Kohlrabi:  For comparison I grew two varieties side by side in four plantings.  One variety, Early White Vienna, is an old standby often seen in the seed racks at hardware stores.  The other variety is Grand Duke, an F1 hybrid from Pinetree seeds.  Both are supposed to mature in 50 days.  I found that Grand Duke was consistenly 7 to 9 days earlier, formed a larger bulb, and was less woody.  No contest, Grand Duke was the clear winner.
Early Cabbage:  Normally I plant Gonzales cabbage, but the two year old seeds did not germinate this year.  So I had to go to Lowe’s and buy a Burpee’s variety called Earliana.  The size and maturity times were similar for the two varieties, but for flavor there’s no comparison.  The Gonzalez cabbage is by far the better tasting cabbage.   I’ll order more seeds this winter.
Snap beans:  I grew several  varieties of bush beans this year:  Dragon Langerie, a purple striped heirloom wax bean; Bush Roma;  Provider; and a half bush/half pole variety called State ½ Runner.  The State ½ Runner just wasn’t very good.  The beans went very quickly from a tender young bean to a tough woody bean which is not what you want in a snap bean.  Of the other beans I liked Provider the best – great beanie flavor and productive for a long time.   The other bush beans were also very good.
Tomatoes:  There’s room for two tomato cages in the beds and this year I planted heirlooms in both cages:  Brandywine and German Queen.  The Brandywine does have a superb flavor.  Neither variety lasted into the fall, succumbing to diseases.  Both varieties had lots of blemishes and cracking, with a lot of wasted fruit.  Next year I’m going back to a modern F1 variety that works for me – Supersonic.  I buy the seedlings at a greenhouse in Bloomington and it’s a variety that has produced really well for me with no disease problems.  It also has a very good flavor, not as good as the Brandywine but close.  I may try Cherokee purple in the remaining cage since I know the Supersonic will produce enough to supply me with tomatoes.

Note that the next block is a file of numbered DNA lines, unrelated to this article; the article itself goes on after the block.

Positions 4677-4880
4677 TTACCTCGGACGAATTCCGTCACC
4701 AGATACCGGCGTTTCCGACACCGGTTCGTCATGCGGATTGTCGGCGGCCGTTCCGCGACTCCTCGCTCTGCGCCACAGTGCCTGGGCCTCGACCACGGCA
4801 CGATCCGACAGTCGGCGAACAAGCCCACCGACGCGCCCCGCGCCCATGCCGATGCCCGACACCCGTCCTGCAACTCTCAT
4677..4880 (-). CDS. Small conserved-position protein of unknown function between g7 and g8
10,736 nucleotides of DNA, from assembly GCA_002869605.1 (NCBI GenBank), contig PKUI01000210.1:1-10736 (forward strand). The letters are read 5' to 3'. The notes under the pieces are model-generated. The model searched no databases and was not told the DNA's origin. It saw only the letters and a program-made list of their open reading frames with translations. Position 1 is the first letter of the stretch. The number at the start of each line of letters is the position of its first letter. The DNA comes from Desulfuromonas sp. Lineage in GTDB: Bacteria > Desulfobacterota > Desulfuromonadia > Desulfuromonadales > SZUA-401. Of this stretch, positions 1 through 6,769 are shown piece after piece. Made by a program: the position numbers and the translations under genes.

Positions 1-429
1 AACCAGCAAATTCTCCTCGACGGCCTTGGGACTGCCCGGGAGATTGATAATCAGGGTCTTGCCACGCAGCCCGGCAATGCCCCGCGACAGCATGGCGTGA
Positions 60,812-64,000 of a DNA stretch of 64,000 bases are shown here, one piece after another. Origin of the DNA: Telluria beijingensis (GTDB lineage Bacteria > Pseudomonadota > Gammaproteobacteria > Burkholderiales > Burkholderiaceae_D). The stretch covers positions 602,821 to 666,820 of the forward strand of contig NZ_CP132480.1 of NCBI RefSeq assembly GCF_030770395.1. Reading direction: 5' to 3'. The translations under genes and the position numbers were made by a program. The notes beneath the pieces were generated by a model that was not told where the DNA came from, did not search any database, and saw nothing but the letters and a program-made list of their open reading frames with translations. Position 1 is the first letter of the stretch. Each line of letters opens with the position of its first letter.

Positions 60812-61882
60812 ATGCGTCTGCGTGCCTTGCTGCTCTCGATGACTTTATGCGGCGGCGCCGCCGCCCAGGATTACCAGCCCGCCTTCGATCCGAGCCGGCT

Cucurbits:  The cucumbers succumbed to bacterial wilt this summer, as well as the Acorn and summer squash.  I’ve grown Diva cucumbers the last three years and they produce an excellent cuke.  They are parthenocarpic all-female plants.  I’m not going to grow the Sunburst pattypan squash again.  It’s striking in appearance, but it tends to produce a glut of squash all at once and then has to recover.  That may be a good trait for a commercial grower but not for a home gardener.  I’m still looking for a compact summer squash with good flavor.  Sure the seed catalogues claim a squash is compact, bur then it grows to six feet across and makes enough squash for an army.  This year I’m ordering Cocozelle from Pinetree, an older Italian variety that they claim can be put in a planter, which probably means it may only reach five feet in diameter.
The Pinetree catalogue showed up a few days ago.  I’m working on next years order already.  And Blogger still changes fonts on a whim.   

Monday, November 7, 2011

Winding down

Things are winding down as we ease, or regress, toward winter.   The oak trees are still holding their leaves, while all the other trees have lost theirs.  I’ve got two pin oaks that flank the front porch, and they always hold some of their leaves until we get some real winter weather.  I’d like to see the rest of the leaves drop, then I can shred the leaves and put them in the compost bin for compost next spring.  So far I’ve run the mulching mower over them and left the leaf pieces for the lawn.

Most everything is out of the beds.  The peppers were killed by the last frost.  A shame, since there were a bunch of green cubanelles and others that were ruined.  It was a good year for peppers.  I got almost 17 pounds from six plants.  There’s some sugar snap peas that I planted around Labor Day that are four feet high with some flowers.  I may get a snack from those.  Sunday I pulled up one of the Chinese cabbages (Soloist).  It was a really dense cabbage – 2 lbs, 10 oz.  That’s it.